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Wednesday, April 20, 2011

Nursing Home boss allegedly turned blind eye to ‘Angel of Death’ in Illinois - April 20 2011 Chicago Sun-Times

Nursing boss allegedly turned blind eye to ‘Angel of Death’
BY DAN ROZEK Staff Reporter : April 20 2011

Warned that a nurse was giving excessive doses of morphine to patients, Penny Whitlock took no action — except to dub her employee the “Angel of Death,” McHenry County prosecutors said Tuesday.

Despite being nursing director, Whitlock never tried to stop Marty Himebaugh from allegedly overmedicating patients at a Woodstock nursing home, including at least one who died from a morphine overdose, prosecutors contended.

“She did nothing,” prosecutor Philip Hiscock said of Whitlock as her trial opened, claiming she showed “cold, callous, indifference to her patients.”

Whitlock, 62, was charged with criminal neglect and obstruction of justice following a lengthy investigation into six suspicious deaths in 2006 at the Woodstock Residence nursing center in the far northwest suburb. The bodies of three nursing home patients who died there during that time were later exhumed as part of the 15-month probe into the deaths.

Himebaugh, 60, still is awaiting trial on charges of criminal neglect and improperly dispensing morphine.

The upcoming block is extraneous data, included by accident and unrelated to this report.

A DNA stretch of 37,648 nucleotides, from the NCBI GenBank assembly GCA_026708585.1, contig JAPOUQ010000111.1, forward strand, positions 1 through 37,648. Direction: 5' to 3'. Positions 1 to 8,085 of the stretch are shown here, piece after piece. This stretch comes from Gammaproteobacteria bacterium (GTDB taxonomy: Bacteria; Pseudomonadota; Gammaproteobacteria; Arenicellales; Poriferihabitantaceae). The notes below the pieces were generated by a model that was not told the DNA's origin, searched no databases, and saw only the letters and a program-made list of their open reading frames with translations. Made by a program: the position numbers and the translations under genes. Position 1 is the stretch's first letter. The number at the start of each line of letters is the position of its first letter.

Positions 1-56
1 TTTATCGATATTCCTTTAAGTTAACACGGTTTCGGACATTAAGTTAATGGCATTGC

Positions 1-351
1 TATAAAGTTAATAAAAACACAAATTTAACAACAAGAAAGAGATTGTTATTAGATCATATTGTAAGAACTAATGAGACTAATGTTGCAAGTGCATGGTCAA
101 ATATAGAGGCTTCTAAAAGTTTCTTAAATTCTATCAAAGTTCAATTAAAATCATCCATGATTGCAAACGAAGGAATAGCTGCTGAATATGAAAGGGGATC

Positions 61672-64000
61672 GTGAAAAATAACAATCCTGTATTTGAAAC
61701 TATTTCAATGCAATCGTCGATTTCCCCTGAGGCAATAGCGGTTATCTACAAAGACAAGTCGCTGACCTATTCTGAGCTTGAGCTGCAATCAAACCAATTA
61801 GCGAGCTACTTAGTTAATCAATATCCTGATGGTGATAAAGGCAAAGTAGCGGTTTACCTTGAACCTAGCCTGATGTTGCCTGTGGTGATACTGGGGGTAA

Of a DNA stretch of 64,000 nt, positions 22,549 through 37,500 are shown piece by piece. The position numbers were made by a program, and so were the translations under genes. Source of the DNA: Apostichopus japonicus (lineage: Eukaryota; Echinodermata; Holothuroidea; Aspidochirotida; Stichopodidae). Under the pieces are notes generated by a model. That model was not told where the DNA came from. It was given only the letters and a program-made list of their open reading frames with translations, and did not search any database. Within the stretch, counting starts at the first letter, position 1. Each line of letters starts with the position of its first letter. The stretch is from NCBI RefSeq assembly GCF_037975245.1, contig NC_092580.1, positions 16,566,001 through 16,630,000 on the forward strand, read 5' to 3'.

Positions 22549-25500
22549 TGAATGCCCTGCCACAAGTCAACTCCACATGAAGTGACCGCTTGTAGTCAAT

Neither woman was charged in the deaths of any patients at the 115-bed nursing home, though Hiscock told jurors medical tests show at least one of the patients there died of morphine intoxication.

Whitlock allowed Himebaugh to give hefty doses of the powerful narcotic to control or even hasten the deaths of troublesome patients, authorities have alleged.

Nurse Lori McConnell testified she became concerned when she found a bottle of morphine “almost empty” after 78-year-old Virgina Cole died abruptly at the nursing home in September 2006.

“There was a substantial amount gone and a lot had been given to the patient,” McConnell said, recounting how she and several other nurses concerned that “inappropriate doses” were being given had marked the morphine bottles to more accurately gauge how much was being used.

After Cole’s death, McConnell said she called Whitlock to voice her suspicions.

“Nothing was done,” McConnell testified.

Nurse Eleanore LaRocco testified that hours before patient Jean Hannah died on April 8, 2006, she saw Himebaugh come out of Hannah’s room carrying a morphine bottle.

LaRocco and another nurse, along with Whitlock and Himebaugh, were later discussing the death when Whitlock made a stunning remark to Himebaugh, LaRocco testified.

“Penny said, ‘I don’t care if you play Angel of Death, just don’t let me know about it,’” LaRocco said.

Whitlock’s attorney denied that she ever acted improperly or neglected patients.

“How does someone who’s cold and callous get to be promoted to director of nursing?” defense attorney Nils von Keudell said, dismissing the charges against her as “rumor, circumstance, hearsay and innuendo.”

If convicted, Whitlock faces up to three years in prison.

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